There is an earlier list of manuscripts by Marc-René Jung, La legende de Troie, 1996, pp. 442-43 and 455-84, incorporating copies also of a slightly different and revised text of ‘Prose 1’, known as the ‘prose remainée’, or later version. Including these too, the total number of manuscripts of different families of ‘Prose 1’ now reaches 18 or 19. The additions are: 13, Berlin, Staatsbibliothek, Cod. Hamilton 340, fifteenth century, incomplete, spaces left for 17 miniatures never added; 14, Cambridge, Trinity College, O.4.26, incomplete, 7 surviving miniatures (of 10); 15, Paris, Bibliothèque nationale de France, ms fr. 785, spaces left for 12 miniatures never added; 16, Paris, Bibliothèque nationale de France, ms fr. 1631, dated 1485, on paper, incomplete, no miniatures; 17, Paris, Bibliothèque nationale de France, ms fr. 24401, fifteenth century, incomplete, 23 miniatures with drawings and left for others never added; 18, Saint Petersburg, Rossijskaja Nacional’naja Biblioteka, fr.F.v.XIV.12, early sixteenth century, 18 coloured drawings; and 19, the manuscript listed by Jung on p. 442 as “Ophem, Bibl. du comte Hemricourt de Grunne (XVe s.)” on which no information appears to be published and may, in fact, be the present manuscript if it was acquired by that collection in 1938.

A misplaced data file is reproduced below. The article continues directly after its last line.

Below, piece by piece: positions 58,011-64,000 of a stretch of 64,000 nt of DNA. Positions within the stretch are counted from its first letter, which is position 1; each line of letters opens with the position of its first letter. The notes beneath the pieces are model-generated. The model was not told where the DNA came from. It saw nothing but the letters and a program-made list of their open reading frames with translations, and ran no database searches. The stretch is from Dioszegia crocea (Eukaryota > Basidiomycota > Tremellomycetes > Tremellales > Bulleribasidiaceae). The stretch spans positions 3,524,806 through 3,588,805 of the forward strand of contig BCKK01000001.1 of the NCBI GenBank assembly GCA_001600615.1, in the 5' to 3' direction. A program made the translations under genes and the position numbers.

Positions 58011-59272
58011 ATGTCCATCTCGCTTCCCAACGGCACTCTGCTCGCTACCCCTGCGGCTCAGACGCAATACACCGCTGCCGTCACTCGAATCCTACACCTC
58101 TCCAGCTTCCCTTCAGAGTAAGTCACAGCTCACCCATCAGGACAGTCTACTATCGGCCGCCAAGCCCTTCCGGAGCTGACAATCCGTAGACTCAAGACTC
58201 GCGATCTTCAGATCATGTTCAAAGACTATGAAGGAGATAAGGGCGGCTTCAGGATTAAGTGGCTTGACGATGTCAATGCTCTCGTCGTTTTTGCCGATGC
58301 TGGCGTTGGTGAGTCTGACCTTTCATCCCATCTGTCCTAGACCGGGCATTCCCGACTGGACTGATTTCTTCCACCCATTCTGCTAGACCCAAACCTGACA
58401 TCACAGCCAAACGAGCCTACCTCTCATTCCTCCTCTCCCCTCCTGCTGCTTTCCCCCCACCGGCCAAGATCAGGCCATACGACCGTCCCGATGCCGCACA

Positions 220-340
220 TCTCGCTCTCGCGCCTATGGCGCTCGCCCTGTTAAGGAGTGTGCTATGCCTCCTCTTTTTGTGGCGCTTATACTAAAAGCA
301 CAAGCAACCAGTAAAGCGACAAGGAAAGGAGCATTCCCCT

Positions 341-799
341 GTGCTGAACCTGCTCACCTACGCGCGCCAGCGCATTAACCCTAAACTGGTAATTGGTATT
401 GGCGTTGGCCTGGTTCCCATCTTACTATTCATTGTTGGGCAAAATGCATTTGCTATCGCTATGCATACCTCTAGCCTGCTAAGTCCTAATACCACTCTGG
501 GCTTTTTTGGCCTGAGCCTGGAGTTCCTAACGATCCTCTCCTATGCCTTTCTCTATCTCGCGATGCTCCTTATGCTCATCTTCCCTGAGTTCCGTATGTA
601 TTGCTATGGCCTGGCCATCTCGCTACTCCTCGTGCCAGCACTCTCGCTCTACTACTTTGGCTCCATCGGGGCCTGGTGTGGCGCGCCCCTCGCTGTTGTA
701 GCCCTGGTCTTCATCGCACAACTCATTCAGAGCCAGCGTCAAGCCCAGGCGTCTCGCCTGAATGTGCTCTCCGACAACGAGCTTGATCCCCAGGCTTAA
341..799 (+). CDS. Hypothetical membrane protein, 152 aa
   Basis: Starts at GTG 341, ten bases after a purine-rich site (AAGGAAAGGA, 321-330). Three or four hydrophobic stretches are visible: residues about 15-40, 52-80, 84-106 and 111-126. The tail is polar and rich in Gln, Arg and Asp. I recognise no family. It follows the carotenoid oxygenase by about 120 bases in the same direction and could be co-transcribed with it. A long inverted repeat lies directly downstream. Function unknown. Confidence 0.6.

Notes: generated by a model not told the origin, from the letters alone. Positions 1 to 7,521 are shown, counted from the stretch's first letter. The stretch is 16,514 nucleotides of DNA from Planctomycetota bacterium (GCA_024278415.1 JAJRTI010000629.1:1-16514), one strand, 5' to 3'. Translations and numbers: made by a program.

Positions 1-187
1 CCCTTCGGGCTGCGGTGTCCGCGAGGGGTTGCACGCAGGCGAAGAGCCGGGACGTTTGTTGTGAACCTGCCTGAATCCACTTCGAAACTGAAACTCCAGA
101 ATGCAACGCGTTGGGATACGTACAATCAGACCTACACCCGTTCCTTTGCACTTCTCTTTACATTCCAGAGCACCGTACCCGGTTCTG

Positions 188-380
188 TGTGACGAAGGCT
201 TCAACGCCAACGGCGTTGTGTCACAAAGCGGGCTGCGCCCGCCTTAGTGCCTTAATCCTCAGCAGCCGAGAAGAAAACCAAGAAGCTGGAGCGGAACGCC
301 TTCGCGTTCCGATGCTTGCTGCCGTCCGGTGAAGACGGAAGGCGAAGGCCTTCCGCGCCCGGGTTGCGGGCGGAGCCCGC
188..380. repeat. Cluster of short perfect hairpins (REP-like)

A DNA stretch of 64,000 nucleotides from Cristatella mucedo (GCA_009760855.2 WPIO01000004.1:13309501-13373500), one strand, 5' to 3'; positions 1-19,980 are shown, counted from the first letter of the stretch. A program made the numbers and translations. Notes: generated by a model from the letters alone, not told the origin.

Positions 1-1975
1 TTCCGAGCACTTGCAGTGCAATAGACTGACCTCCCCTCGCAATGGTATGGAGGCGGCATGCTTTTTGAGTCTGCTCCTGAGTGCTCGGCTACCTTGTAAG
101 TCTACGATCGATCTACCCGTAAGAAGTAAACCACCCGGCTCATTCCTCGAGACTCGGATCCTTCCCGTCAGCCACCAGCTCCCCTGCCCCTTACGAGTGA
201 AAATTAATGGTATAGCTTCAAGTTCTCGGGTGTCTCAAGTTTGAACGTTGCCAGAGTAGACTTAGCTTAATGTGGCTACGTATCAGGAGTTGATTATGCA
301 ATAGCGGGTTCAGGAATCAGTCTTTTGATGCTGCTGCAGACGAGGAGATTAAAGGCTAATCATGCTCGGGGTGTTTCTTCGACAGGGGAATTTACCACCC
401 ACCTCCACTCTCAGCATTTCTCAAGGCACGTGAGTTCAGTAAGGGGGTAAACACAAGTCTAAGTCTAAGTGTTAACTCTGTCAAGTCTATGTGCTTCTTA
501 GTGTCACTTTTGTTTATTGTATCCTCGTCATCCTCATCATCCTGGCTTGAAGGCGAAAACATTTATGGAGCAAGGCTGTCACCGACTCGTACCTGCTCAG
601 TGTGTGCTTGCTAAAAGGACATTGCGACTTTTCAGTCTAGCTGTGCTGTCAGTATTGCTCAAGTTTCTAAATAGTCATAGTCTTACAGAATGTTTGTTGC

Every one of these, with the possible exception of the last, is in the inalienable possession of a European public collection. None is outside Europe. No other has come to the market since the present copy was sold in 1938. Each copy is slightly different and every one contributes to knowledge of the text; this manuscript has never been studied first-hand by any literary scholar.

The manuscript is missing 13 leaves. At least nine of the manuscripts above are also incomplete. The report of our copy by Constans (1912) cites its nineteenth-century owner as claiming that it had “environ 150 pages” and “une quarantaine” of fine miniatures. The former is only a guess (the complete manuscript had 122 folios) and, even if every missing leaf had a picture, which is unlikely, it can never have had more than 30, not 40. The numbers of leaves and miniatures now are exactly as they were when the manuscript was described by Quaritch in 1898.